John Potts · Friday May 23, 2008
They hold a race on Memorial Day weekend every year at what is now O’Reilly Raceway Park at Indianapolis (nee Indianapolis Raceway Park) called the Night Before the 500. It’s a United States Auto Club Midget Series race, and this year’s renewal will be the 63rd edition — with this year’s version sponsored by Toyota. But while I was there, we had breweries footing the bill: First Budweiser, then Miller, then Coors. I’m not sure of the years it changed, but all I can remember is that it was Bud in my first years working at the track.
Anyways, in 1989 a youngster showed up for the race driving a midget owned by Rollie Helmling of Vincennes, Ind. The boy was only 17 and hadn’t graduated from high school yet, but he had made quite a name for himself driving sprint cars on dirt. Bob East, designer and builder of the Beast open wheel chassis, got one look at him and told Rollie he had to let this kid drive his car.
That proved to be a very smart decision. The boy started off by setting a new track record in qualifying, then won the 50-lap feature on the challenging .686-mile paved oval. After the race, I was told it was his first time in a midget, and I was incredulous. Heck, we couldn’t even give him a drink of the sponsor’s product in Victory Lane — he was way too young!
The next year, the boy came back and won the race again, this time in convincing fashion. A short time later, he moved from midgets to stock cars, settling into a Busch Series ride that would quickly lead to the Cup opportunity of a lifetime.
You’ve probably figured out by now that the kid’s name was Jeff Gordon, because he became the star of ESPN’s “Thursday Night Thunder” series from our track in those two years. No use going on about all he’s done since then.
Eight years later, a kid named Ryan Newman showed up and won the 1997 renewal. He was only 19 at the time, and once again, there was no beer in the winner’s ceremony. The second time Newman took it, in 1999, he was at least old enough to celebrate with the sponsor reps. That, too, was one of the kid’s last midget wins one year before stock car racing came calling.
A year later, lightning struck again – and as the pattern continued, it did so twice.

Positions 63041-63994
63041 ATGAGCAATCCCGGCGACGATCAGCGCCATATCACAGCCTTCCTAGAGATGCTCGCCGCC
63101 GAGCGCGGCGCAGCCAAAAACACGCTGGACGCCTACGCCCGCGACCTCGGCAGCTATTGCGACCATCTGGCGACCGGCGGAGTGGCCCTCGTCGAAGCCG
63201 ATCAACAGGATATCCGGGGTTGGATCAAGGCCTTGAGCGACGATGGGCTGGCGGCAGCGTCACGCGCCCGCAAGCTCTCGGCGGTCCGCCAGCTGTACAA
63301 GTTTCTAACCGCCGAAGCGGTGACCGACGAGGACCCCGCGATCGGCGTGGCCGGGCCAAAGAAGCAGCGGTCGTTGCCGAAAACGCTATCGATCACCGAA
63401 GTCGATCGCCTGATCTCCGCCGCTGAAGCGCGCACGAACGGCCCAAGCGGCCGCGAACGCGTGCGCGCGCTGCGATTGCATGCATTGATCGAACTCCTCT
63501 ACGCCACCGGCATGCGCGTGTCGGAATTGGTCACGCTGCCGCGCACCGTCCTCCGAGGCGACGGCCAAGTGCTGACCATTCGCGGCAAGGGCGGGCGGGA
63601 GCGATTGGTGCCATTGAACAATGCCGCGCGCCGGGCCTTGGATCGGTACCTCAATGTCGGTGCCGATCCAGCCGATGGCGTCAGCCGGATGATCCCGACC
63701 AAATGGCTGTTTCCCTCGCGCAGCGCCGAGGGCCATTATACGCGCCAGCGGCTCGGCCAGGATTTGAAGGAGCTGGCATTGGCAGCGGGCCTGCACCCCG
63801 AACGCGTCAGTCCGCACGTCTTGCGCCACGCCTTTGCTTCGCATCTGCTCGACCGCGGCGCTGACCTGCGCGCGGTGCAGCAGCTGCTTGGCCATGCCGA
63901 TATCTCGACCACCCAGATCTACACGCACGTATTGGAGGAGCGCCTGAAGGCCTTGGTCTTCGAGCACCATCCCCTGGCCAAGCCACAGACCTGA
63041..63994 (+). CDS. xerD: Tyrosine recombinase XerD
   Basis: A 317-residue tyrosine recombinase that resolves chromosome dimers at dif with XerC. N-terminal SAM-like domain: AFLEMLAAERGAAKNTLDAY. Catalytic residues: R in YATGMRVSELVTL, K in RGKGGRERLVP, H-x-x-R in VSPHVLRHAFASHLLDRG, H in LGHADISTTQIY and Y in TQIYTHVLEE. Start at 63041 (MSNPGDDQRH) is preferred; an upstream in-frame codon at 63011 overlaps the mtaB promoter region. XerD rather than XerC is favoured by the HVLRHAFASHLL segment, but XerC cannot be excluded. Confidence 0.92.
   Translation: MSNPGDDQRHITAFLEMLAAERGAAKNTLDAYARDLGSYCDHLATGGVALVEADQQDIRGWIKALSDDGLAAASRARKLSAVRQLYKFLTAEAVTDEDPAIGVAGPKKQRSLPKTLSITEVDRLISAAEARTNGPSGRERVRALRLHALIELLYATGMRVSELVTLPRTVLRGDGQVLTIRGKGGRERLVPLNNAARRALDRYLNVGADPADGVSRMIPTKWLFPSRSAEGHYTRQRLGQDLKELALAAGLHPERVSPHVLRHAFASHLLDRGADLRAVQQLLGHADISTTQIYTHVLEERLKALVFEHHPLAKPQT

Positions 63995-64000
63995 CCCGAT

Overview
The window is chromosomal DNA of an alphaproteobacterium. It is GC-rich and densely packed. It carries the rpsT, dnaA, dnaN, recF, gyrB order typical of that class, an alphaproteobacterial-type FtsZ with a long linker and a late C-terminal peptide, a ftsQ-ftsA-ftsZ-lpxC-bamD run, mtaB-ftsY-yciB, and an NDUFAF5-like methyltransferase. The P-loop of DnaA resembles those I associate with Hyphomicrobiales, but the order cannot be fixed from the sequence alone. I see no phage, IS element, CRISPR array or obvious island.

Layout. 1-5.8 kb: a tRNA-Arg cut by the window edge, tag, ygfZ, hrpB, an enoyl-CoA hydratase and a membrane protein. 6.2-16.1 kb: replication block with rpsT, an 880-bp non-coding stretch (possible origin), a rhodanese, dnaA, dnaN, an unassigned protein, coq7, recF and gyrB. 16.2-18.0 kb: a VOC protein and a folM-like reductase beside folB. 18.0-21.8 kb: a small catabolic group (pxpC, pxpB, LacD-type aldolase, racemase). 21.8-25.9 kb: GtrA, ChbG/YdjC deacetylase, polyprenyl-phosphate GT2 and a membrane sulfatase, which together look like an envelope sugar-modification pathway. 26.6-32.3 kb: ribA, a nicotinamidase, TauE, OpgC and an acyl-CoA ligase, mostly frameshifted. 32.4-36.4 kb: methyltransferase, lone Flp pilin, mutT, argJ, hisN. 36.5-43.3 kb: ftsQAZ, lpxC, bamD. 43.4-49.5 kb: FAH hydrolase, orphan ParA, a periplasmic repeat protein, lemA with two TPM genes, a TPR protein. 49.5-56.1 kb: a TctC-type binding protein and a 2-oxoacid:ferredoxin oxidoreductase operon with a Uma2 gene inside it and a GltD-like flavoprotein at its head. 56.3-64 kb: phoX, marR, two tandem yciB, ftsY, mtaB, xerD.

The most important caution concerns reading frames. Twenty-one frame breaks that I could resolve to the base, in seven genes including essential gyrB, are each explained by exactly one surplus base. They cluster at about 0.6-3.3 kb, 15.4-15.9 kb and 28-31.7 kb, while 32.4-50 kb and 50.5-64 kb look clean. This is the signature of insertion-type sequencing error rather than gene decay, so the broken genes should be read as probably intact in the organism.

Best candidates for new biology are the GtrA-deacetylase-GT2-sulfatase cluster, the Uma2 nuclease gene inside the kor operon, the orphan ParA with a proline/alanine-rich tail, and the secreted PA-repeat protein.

This kid’s name was Kasey Kahne, and he was just 20 when he won the race for the first time in 2000. He repeated in 2001.
I remember USAC’s Jason Smith telling me at the time, “I think we’ve got another example of the real thing, here.”
By then, of course, Gordon had already won three Cup championships and was working on the fourth; and Newman was on the verge of what would be a long-term relationship with Roger Penske, one that continues to this day.
Darrell Waltrip once said that drivers of midget and sprint cars do well in NASCAR because they learn to live on the right rear tire, and figure out how to “feel” a race car. Well, those three certainly did: Gordon was Rookie of the Year in 1993, Newman in 2002, and Kahne in 2004.
The memories of watching those guys come through the ranks, along with Tony Stewart, Mike Bliss, Jason Leffler, and others, made those years some of the best of my life. We even had one guy win that race, along with other midget and sprint car races, who went on to drive an NHRA Top Fuel Dragster – Doug Kalitta.
This column might not be the most entertaining I’ve ever written, but I felt with Memorial Day weekend coming up, it was time for it. Besides, it makes me feel even better about the people I’ve met and what I’ve seen them do. I can tell you this much — take a look at who wins the Night Before the 500 this year. You never know if, or when, they might pop up in the stock car ranks. The pattern is there — and if this year’s winner is still a teenager, at least they’ll be able to use the product that sponsored the race.
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